U.S. midterm elections are just a week away! Since the year I turned 18 (many moons ago), I have voted every year. Similar to paying taxes, serving on juries, and registering for the draft, voting is a civic calling, and I am privileged to have the opportunity to vote in this country.
As you likely know, unlike other civic callings, voting is optional. Whatever the stakes, no law compels Americans to vote. In some elections, only a minority of eligible voters cast ballots. What you may not know is that voting is a Jewish duty that dates back to biblical times. Here's how:
- Civic engagement is an important part of our Jewish tradition of community. The great first-century sage Hillel taught, “Do not separate yourself from the community,” reminding us that in the ecosystem of the collective, each of us plays a role in sustaining one another.
- The impulse to participate in the public sphere has become a Jewish cultural reflex. Rabbi Moshe Feinstein taught that as an expression of hakarat hatov (gratitude) "American Jews must participate in our democracy — which safeguards our freedoms — by voting."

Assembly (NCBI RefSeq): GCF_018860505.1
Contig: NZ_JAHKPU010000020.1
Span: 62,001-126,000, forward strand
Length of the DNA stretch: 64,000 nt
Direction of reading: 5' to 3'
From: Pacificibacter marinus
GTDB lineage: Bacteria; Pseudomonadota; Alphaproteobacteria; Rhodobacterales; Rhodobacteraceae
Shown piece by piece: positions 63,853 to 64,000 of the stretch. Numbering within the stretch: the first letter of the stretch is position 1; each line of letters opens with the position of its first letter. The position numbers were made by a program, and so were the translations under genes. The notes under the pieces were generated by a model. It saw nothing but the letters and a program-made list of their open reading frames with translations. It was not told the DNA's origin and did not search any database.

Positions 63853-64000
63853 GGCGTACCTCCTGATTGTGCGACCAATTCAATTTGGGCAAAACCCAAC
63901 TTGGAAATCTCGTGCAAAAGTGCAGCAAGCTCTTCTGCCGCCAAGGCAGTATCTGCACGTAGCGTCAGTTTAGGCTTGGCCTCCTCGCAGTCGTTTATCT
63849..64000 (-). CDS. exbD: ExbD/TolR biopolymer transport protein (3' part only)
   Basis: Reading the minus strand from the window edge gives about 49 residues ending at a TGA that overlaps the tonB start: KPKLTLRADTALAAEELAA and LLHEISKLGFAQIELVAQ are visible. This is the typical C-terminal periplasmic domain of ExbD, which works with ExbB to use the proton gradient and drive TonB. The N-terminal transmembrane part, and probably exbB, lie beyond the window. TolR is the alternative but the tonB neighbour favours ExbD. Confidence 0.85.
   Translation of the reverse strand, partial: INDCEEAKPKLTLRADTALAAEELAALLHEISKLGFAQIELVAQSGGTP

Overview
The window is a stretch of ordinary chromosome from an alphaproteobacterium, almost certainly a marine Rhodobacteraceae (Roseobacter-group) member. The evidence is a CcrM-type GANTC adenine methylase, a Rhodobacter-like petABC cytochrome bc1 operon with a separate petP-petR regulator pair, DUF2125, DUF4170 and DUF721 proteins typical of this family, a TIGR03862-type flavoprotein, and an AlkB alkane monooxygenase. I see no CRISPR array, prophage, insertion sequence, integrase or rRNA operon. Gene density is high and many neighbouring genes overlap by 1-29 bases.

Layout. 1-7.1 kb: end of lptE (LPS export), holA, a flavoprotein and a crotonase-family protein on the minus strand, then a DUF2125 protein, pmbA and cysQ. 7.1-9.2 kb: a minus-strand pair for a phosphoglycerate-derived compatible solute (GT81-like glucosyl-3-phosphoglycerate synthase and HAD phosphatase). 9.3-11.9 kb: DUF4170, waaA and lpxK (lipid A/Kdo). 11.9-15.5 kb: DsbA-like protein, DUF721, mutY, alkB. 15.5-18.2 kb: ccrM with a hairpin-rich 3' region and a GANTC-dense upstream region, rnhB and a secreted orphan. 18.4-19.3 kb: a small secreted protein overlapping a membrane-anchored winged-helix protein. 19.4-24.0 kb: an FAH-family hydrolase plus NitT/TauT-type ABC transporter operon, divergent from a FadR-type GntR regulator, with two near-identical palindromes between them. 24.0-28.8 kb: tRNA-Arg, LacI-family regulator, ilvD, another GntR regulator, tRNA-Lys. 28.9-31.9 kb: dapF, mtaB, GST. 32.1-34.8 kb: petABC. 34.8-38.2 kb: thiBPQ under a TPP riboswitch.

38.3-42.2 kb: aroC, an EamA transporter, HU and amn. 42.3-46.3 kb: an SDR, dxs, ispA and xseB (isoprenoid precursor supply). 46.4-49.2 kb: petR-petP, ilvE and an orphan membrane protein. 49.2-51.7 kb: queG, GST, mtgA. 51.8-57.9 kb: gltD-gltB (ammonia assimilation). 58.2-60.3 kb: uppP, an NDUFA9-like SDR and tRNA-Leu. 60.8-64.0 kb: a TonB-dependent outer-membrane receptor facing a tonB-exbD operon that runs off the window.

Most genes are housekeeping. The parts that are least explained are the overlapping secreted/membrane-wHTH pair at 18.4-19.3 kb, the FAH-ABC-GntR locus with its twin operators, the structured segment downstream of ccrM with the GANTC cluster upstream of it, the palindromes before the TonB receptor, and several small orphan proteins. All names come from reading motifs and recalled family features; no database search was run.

- The duty to create and support government is one of the few duties that Jewish law recognizes for all, Jews and non-Jews alike. To Maimonides (1135-1204), the purpose was to ensure public order; while to Nachmanides (1194-1270), the purpose extends to include all social welfare.
-Jewish tradition views government as a human partnership with G-d. Where Torah predicts that Israelites would want civil rulers instead of priests and prophets, Moses told the people: “[B]e sure to place over yourselves the king that G-d elects for you."
As you know and can see from words of wise Jewish sages, it is all of our duty to be civically engaged. On Nov. 6, be sure to to exercise your civic duty and Jewish heritage and vote!